Although behavior therapies are increasingly integrating mindfulness meditation, little is known about how this practice affects reward-based conditioning. Some research suggests that mindfulness can assist individuals in responding more rapidly to changes in reward contingencies, but it is not clear why.
One possibility is that people learn verbal rules that help them respond to specific reward schedules, and mindfulness enables people to let go of previously learned verbal rules that no longer apply when reward schedules change. Another possibility is that mindfulness helps people pay closer attention to the reward schedule that is currently in effect.
Reed [Journal of Experimental Psychology: Animal Learning and Cognition] conducted four experiments to investigate how mindfulness affects responses to changes in reward schedule. Two different reward schedules were used in the experiments: 1) a random ratio (RR) schedule, which rewarded participants only after a certain number of responses, and 2) a random interval (RI) schedule, which rewarded participants only after a certain amount of time had elapsed. The RR schedule encouraged rapid bursts of responses, whereas the RI schedule encouraged participants to pause for a while after receiving a reward. All four studies used healthy, meditation-naïve participants drawn from a university psychology department.
The first study explored whether mindfulness could help people better differentiate between schedules—that is, to respond at higher rates during an RR schedule and lower rates during an RI schedule. Forty participants (58% male; average age = 21 years) sat at a computer and pressed a space bar with the goal of maximizing game points. Every participant completed 8 alternating RR and RI schedule trials. A yellow or brown screen icon appeared that indicated the trial was an RR or RI trial, but participants were not informed of what the color signified.
A rewarded trial earned participants 60 points, but each space bar press cost them one point. The RR schedule offered a reward after 20 space bar presses, whereas the RI schedule offered a reward for the first space bar press after a certain period of time had elapsed.
Prior to playing the game, participants were randomly assigned to a 10-minute mindfulness or relaxation intervention, delivered via audio recording. The mindfulness intervention asked participants to focus on their breath and return to it whenever their minds wandered. The relaxation intervention asked participants to relax and let their minds wander.
Both groups gradually increased their response rates during RR and decreased them during RI, but the mindfulness group showed a significantly greater differentiation between the schedules. This supports the hypothesis that mindfulness helps one pay better attention to reward schedules.
The second study investigated whether a mindfulness group would respond faster to a change in contingency schedule than a relaxation control. Thirty-two participants (75% male, average age = 21 years) were randomly assigned to a mindfulness or relaxation intervention. The experimental situation was the same as in study 1, except that the color icons associated with each schedule were switched midway through the game.
The results showed that, once again, the mindfulness group was better able to differentiate between the schedules than the control group. In addition, they responded faster to changes in reward contingency and to changes in the color signaling the contingency, compared to the controls.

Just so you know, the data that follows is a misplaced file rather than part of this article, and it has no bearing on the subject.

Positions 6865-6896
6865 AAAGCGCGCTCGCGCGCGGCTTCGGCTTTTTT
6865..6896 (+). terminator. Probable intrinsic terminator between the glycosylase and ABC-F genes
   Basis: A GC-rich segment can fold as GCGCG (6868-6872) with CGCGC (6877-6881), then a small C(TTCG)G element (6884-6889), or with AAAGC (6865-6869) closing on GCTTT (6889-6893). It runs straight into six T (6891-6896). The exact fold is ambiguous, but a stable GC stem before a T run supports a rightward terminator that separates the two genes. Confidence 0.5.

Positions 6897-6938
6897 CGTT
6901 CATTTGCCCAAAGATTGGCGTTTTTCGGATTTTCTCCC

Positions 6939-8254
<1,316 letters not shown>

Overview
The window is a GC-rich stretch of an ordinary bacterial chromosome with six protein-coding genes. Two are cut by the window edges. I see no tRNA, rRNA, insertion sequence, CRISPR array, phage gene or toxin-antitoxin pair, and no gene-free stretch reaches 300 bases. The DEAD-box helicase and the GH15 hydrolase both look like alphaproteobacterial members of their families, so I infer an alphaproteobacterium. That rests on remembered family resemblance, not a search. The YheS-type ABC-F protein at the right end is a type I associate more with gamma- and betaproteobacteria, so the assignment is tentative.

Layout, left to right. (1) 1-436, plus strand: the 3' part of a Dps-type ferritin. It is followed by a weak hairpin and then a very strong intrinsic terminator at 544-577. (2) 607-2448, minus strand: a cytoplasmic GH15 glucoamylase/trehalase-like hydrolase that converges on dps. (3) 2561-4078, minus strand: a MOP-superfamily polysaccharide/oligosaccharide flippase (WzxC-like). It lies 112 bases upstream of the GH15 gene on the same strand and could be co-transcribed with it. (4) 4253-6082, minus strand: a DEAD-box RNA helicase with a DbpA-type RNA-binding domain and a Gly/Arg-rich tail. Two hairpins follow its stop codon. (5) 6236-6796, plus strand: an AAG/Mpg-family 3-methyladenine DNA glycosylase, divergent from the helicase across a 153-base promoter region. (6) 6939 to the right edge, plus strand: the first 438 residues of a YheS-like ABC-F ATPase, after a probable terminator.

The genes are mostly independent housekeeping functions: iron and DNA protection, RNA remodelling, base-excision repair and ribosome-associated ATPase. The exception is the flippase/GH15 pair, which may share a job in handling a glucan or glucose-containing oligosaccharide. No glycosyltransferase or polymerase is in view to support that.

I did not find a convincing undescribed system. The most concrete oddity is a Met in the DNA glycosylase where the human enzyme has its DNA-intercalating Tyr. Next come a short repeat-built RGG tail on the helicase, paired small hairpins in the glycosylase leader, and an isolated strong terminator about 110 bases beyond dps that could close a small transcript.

The third study compared the effects of mindfulness versus a no-intervention control on the speed of contingency reversal learning using 32 participants (69% male; average age = 24 years). In this study, participants were asked to verbalize the rule they thought was in effect after each trial.
In study 3, participants first completed four trials of the game before experiencing the mindfulness or control intervention. They then played eight trials, as in study 2. The mindfulness group significantly outperformed controls in differentiating between the RR and RI schedules and accurately verbalizing the contingency in effect for each trial.
The forth study examined whether mindfulness works by promoting awareness of current contingencies or by reducing interference from previously learned contingencies using 80 participants (64% female; average age = 21 years). Participants were trained on an alternating RR/RI schedule until their response rate was higher during the RR schedule. They then randomly assigned to mindfulness or relaxation training. Half of each group play the game as noted before, while the other half played the game with the color icon signaling the reward contingency switched.
The results were consistent with the prior studies. The mindfulness group recognized changes in contingency faster and showed a more differentiated response to them than controls. Moreover, the mindfulness group responded appropriately to the changed contingencies after the icon switching faster than controls. The results support the hypothesis that mindfulness promotes situational awareness, leading to more appropriate responding to reward contingencies.
Taken together, these studies demonstrate mindfulness increases behavior differentiation between reward schedules compared to relaxation and no-treatment controls. Mindfulness also leads to faster learning of reward schedule switches. Finally, it appears to enhance performance by increasing present-moment awareness, rather than by reducing interference from previous learning. Although the study’s “relaxation” intervention conflates relaxation with mind-wandering, it does not alter the overall interpretation of the findings.
Reed, P. (2023). Focused-attention mindfulness increases sensitivity to current schedules of reinforcement. Journal of Experimental Psychology: Animal Learning and Cognition, 49, 127–137.
Link to study